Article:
Words of Advice:

"Never Feel Sorry For Anyone Who Owns an Airplane."-- Tina Marie

If Something Seems To Be Too Good To Be True, It's Best To Shoot It, Just In Case." -- Fiona Glenanne

Flying the Airplane is More Important than Radioing Your Plight to a Person on the Ground
Who is Incapable of Understanding or Doing Anything About It.
" -- Unknown

"There seems to be almost no problem that Congress cannot, by diligent efforts and careful legislative drafting, make ten times worse." -- Me

"What the hell is an `Aluminum Falcon'?" -- Emperor Palpatine

"Eck!" -- George the Cat

Saturday, March 12, 2016

Putting a Spike in the Revolving Door at Ft. Fumble

The radar-carrying blimp program may finally be dead.
Two U.S. senators with sway over all federal spending have dealt a crippling bipartisan blow to the Pentagon’s troubled $2.7-billion program to use radar-carrying blimps to search for enemy missiles.

Sens. Thad Cochran (R-Miss.), chairman of the Senate Appropriations Committee, and Richard J. Durbin (D-Ill.), who holds the Democrats’ No. 2 leadership position in the Senate, have refused a request by the Obama administration to shift $27.2 million to the program to keep it alive.
A report released this year by the Pentagon’s independent testing office made clear that JLENS still could not be relied on to perform its expected mission.
The only reason it survived an attempt to kill it in 2011 was because a top-ranking officer saved it. You probably won't be shocked to learn that said officer then retired and got a lucrative job with the prime contractor.

Meanwhile, the Army's boss is asking why it's so goddamn hard to buy a new pistol.
The U.S. Army's chief of staff said Thursday that if he had his way, he'd abandon the bureaucratic Modular Handgun System effort and personally select the service's next pistol.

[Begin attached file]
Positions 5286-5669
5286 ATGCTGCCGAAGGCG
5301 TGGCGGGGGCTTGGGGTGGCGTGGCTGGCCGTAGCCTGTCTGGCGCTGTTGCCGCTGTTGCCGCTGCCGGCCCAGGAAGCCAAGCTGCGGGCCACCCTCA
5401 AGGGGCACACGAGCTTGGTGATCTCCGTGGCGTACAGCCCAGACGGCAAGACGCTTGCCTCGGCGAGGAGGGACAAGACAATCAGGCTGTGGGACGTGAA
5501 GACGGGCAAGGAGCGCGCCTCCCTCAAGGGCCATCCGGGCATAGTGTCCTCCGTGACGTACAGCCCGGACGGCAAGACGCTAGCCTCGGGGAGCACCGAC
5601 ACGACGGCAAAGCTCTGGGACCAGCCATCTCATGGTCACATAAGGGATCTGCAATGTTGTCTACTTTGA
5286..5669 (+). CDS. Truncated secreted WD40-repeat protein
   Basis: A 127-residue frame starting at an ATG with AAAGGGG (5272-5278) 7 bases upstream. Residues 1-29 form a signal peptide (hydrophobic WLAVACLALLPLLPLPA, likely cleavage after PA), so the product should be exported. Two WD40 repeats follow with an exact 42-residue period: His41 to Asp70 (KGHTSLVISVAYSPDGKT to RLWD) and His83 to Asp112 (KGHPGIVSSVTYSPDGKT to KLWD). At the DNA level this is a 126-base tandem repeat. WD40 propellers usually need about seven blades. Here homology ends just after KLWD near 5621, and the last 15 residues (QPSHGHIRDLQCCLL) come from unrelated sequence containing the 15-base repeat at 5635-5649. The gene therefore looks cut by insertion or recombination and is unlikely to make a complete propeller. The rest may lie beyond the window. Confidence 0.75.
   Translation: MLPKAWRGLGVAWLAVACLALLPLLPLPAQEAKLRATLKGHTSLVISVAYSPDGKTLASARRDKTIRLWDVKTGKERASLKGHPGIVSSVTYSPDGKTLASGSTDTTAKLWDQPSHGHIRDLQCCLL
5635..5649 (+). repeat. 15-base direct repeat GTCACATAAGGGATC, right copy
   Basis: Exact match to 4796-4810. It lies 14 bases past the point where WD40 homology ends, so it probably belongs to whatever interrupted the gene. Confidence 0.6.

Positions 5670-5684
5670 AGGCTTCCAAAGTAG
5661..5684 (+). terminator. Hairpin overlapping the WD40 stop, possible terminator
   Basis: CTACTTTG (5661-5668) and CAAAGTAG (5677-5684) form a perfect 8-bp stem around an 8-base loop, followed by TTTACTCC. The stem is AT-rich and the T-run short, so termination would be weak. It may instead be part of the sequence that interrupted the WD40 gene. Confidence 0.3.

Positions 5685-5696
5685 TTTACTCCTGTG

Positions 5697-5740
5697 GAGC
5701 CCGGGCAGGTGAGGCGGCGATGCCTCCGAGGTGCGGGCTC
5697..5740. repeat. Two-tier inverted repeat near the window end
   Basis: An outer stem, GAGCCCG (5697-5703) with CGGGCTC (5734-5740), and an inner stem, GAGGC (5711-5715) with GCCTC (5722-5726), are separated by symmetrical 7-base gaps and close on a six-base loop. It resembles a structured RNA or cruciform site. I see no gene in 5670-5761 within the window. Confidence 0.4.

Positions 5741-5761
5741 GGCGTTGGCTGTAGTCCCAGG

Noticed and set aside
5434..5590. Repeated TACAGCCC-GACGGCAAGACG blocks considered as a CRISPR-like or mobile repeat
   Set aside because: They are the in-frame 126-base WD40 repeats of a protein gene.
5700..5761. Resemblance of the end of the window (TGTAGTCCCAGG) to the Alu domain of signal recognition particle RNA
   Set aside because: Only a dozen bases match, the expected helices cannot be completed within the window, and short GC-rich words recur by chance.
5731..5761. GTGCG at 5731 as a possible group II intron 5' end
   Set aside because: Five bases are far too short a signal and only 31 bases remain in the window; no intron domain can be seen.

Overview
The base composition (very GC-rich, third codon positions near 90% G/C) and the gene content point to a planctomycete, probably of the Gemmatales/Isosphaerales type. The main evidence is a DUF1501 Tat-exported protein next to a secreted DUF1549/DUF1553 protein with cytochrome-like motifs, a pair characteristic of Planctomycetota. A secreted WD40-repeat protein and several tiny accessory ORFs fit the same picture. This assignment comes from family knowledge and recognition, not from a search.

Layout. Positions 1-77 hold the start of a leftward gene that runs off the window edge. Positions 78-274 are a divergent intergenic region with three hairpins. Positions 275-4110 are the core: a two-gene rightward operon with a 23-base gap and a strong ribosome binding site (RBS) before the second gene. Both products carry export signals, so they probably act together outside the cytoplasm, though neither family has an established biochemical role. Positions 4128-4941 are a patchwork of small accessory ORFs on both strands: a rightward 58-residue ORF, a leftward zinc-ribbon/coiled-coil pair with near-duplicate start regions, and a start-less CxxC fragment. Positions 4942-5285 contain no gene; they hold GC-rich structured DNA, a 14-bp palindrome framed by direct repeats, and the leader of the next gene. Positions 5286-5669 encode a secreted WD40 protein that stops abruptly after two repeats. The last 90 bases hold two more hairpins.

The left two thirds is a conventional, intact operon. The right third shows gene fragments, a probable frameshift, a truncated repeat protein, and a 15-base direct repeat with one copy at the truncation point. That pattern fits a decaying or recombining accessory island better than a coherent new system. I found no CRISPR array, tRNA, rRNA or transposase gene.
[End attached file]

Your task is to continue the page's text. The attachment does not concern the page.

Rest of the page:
Speaking at the Future of War Conference 2016, Gen. Mark Milley said he has asked Congress to grant service chiefs the authority to bypass the Pentagon's multi-layered and complex acquisition process on programs that do not require research and development.

"We are not exactly redesigning how to go to the moon, right?" Milley said. "This is a pistol. ... And arguably, it is the least lethal and important weapon system in the Department of Defense inventory."
He's somewhat pissed that the Army is going to spend $17 million to test the guns, which were submitted in response to a 357-page RFP.

I can see why the Army would like to buy only one pistol. But it's a very stupid idea, of the same thinking that has led to the F-35 Flying Clusterfuck.


Keaaukane said...

The General could at least say which one he'd pick.
he could really amp up the fanboys.

CenterPuke88 said...

Why not just ask each manufacturer to suggest one of their production pistols to fill the job, then go out and buy a couple of dozen of each, off the street. Then put them through their paces, and pick the most suitable. If the winner is a small manufacturer, license the design and have it produced, a big boy, just buy'em. Any reason it wouldn't work?

Borepatch said...

The point is to staff the DoD with headcount. Can't go up the promotion ladder without enough minions under you.

And so, minions. After all, those 357 page RFPs won't write themselves ...

Comrade Misfit said...

I'd bet that said 357-pg RFP was written by another contractor.